Posts made in June, 2008

A wise man once wrote…

Posted by on Jun 23, 2008 in HRT | 0 comments

The important thing is to never stop questioning.   Albert Einstein

HRT has been highly touted as an elixir for menopausal mood issues. However, a study published in the May/June issue of Menopause journal suggests otherwise.

Researchers examined the influence of hormone therapy on health-related quality of life in 3,102 women participating in the Study of Women’s Health Across the Nation (SWAN is an ongoing investigation of physical, psychological, biological and social changes that occur in women during their middle years and is now in its 11th year.)  Study participants were asked to complete annual questionnaires that addressed hormone use, menstrual bleeding, symptoms, and health related quality of life (i.e. perception of physical and mental health over time).

The results?  Hormone therapy was not associated with overall improvements in quality of life measures in the general study population except in women who were experiencing symptoms at least or more than six times a week.

These findings suggest that although some women may experience improvements in their mental and physical health by taking HRT, a majority will not. Obviously, this is only one study. But it certainly provides some interesting food for thought that raises some interesting questions about the pros and cons of HRT.

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Male what?

Posted by on Jun 21, 2008 in Uncategorized | 0 comments

photo credit: Phil Dente

There’s a misnomer going around (can a misnomer go around?). It’s called “male menopause.” Now mind you, I’ve got no beef with da guyz but to call a gradual decline in testosterone “menopause,” seems a bit extreme. So, what’s the buzz about?

According to the Mayo Clinic, menopause and “andropause” are two, distinct animals. During menopause, women undergo a cessation of menstruation and a rapid plummet in hormone production. On the other hand, men experience gradual declines in testosterone production after age 40. However, some men continue to produce high levels of testosterone well into their older years. What’s more, the problem does not appear to be universal; symptoms of testosterone decline, which may include reduced sexual desire and spontaneous erection, swollen breasts, a loss of hair from the body and around the genitals, loss of muscle mass, depression, and rarely, hot flashes and sweats vary from man to man and some men never experience any symptoms whatsoever.

The medical community is not only in disagreement over “male menopause” but also its treatment.
There’s lots of controversy over testosterone replacement therapy and whether or not it actually helps the symptoms of androgen deficiency. What’s more, research suggests that a large majority of men experiencing symptoms of androgen deficiency do not seek care. (No surprise there, right?!)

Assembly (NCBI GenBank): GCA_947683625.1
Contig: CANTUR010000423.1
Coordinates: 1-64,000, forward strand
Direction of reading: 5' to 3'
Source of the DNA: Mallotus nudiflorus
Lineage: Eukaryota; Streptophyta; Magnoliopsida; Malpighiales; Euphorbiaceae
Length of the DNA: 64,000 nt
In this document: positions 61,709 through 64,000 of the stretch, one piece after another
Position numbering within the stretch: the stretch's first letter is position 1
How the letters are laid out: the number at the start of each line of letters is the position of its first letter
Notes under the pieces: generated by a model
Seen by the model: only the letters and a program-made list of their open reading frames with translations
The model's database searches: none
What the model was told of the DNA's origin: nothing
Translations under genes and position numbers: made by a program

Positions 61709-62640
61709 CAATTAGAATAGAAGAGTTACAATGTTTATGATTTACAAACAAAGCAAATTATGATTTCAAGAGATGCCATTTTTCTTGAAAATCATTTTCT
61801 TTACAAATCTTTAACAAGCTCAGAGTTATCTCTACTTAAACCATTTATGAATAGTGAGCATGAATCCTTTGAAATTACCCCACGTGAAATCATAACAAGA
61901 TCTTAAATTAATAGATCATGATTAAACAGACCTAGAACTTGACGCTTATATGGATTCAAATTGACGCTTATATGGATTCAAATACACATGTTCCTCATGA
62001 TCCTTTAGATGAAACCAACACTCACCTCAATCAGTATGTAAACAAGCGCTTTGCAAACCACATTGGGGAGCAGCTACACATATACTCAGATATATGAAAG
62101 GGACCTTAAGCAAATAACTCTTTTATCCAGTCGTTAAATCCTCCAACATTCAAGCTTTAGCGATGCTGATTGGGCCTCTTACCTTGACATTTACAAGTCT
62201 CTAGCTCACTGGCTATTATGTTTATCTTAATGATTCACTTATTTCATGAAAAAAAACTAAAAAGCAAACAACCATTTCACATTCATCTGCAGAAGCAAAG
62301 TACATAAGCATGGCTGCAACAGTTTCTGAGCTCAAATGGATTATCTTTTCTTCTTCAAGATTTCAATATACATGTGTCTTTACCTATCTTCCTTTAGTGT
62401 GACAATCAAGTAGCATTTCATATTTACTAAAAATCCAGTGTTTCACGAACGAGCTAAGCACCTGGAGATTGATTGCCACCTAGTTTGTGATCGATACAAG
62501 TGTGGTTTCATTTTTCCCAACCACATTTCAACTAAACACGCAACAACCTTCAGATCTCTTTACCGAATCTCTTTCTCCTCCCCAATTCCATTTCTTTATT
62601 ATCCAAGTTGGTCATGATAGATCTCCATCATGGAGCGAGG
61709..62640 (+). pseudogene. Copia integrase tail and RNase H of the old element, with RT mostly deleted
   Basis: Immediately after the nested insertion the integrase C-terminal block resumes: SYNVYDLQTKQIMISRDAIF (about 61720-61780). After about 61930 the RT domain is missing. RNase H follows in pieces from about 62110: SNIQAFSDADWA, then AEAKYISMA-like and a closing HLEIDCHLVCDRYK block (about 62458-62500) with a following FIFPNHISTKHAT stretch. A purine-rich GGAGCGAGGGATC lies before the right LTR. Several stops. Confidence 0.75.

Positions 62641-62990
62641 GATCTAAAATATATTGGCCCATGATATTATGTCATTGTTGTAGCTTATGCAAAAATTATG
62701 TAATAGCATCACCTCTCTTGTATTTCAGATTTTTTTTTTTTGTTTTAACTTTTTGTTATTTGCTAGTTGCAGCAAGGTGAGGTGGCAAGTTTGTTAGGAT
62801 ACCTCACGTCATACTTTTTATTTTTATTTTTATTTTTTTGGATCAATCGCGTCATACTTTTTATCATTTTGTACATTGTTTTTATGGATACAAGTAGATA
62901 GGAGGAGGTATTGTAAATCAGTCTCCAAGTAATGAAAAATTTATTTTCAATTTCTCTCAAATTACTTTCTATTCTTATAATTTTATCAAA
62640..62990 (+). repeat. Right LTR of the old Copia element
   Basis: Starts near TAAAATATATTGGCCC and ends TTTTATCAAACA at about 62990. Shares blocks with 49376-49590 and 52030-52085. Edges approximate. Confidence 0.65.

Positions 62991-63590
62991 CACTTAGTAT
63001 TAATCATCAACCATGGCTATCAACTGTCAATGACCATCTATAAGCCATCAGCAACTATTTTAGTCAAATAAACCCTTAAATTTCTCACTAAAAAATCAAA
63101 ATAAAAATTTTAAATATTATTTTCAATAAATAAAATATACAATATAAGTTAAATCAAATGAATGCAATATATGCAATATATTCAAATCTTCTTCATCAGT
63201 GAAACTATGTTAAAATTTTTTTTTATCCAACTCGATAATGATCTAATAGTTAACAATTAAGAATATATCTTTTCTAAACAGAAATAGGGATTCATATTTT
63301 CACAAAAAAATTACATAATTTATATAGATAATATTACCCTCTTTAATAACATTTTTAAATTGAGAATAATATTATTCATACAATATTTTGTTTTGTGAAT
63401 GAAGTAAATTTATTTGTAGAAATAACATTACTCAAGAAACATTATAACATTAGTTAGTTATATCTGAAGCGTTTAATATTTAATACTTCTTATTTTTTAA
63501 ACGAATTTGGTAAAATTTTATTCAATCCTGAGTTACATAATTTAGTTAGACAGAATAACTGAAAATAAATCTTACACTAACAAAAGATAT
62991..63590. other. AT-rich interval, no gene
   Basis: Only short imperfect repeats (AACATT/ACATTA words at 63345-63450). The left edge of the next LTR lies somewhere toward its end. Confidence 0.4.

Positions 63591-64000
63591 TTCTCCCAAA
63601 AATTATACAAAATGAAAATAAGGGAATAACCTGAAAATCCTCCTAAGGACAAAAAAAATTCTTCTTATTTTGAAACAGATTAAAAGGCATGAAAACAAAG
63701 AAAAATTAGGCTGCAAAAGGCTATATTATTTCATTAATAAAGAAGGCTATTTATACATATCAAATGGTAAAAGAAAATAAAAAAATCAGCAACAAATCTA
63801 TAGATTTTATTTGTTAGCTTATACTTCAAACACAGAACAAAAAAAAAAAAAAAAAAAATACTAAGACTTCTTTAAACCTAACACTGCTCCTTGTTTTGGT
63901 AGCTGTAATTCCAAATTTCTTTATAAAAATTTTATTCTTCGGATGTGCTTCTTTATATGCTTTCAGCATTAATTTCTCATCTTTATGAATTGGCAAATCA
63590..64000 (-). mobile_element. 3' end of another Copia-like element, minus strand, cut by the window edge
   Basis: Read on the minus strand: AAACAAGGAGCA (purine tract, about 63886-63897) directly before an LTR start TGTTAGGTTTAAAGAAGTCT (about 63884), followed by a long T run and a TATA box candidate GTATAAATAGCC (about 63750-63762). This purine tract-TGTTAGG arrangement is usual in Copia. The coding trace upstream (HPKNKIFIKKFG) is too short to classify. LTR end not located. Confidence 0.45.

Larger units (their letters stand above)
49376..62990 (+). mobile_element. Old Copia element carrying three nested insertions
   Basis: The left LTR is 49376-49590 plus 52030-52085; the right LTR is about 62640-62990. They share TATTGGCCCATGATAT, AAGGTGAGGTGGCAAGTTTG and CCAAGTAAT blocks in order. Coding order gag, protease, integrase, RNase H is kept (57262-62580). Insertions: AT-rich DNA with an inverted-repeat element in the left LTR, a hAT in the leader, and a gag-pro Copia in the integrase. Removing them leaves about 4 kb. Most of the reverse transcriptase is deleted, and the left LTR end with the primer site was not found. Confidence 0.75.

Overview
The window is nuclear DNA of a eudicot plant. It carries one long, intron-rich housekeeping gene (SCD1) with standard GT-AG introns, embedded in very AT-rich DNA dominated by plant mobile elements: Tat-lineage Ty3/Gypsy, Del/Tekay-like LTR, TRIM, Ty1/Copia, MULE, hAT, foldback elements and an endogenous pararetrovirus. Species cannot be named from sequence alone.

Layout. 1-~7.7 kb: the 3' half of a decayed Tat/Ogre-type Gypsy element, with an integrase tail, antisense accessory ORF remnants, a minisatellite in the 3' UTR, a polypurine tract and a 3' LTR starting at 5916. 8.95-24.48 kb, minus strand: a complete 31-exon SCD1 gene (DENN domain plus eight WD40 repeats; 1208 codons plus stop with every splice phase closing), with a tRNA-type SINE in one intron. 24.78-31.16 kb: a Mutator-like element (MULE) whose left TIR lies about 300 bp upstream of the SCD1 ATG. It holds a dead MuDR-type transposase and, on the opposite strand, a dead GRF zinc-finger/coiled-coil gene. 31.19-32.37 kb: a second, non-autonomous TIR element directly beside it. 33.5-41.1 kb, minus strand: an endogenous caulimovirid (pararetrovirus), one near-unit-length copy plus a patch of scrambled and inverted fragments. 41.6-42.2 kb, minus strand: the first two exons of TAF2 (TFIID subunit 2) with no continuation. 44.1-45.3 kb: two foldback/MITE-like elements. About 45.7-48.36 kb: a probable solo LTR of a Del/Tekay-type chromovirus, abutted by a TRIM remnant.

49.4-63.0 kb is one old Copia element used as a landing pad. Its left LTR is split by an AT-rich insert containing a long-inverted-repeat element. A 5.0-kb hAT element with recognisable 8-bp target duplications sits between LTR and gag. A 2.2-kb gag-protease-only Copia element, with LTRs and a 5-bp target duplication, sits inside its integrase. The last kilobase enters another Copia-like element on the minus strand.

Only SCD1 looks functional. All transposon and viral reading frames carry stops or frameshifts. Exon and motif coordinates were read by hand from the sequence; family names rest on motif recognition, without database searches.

So is it real? Or is it a natural result of aging? One might argue that menopause is also correlative to aging so that a distinction should not be made between the sexes. On the other hand, I think that given the choice, many women would choose a gradual decline over the plunge off the cliff any day. For better or worse, menopause is owned by the ladies. And until all the votes are in, I suggest that we stop referring to this age-related problem in men as “menopause.”

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Posted by on Jun 18, 2008 in women's health | 0 comments

Menopause is called “the transition,” a time when the character and frequency of menstrual periods start to change and eventually cease. This transition is often accompanied by a larger life transition, a “crossroads” as you will, one that can make decisions difficult. I know several women around my age whose children are leaving (or have left) the nest, who are going through divorce, who are experiencing self-doubt and are feeling confused about what’s next and how to go about finding one’s way though the obstacles, be they their health, career, or family.

Social media guru Jeff Pulver has an interesting blogpost today about transitions and trusting oneself. I strongly encourage you to check it out.

One of the things that struck me during my conversation with Denise Polacek the other day was the fact that she left a successful, lucrative career as a technology transfer professional to pursue her own path. Using contacts, networking, experience, desire and commitment, Denise created a company, Life Quality Technologies, that is poised to revolutionize the way that women approach the transition and the symptoms that accompany it. Her goal? To provide women experiencing hot flashes with an alternative to drug therapy with one simple idea: cooling.

Denise told that she strongly believes, as I do, that a majority of women are open-minded and willing to explore alternative paths. Jeff Pulver says to trust ourselves. I think that both of these visionaries succeed because trying something new is viewed as a challenge that despite hardships, can yield growth and reveal unexpected surprises,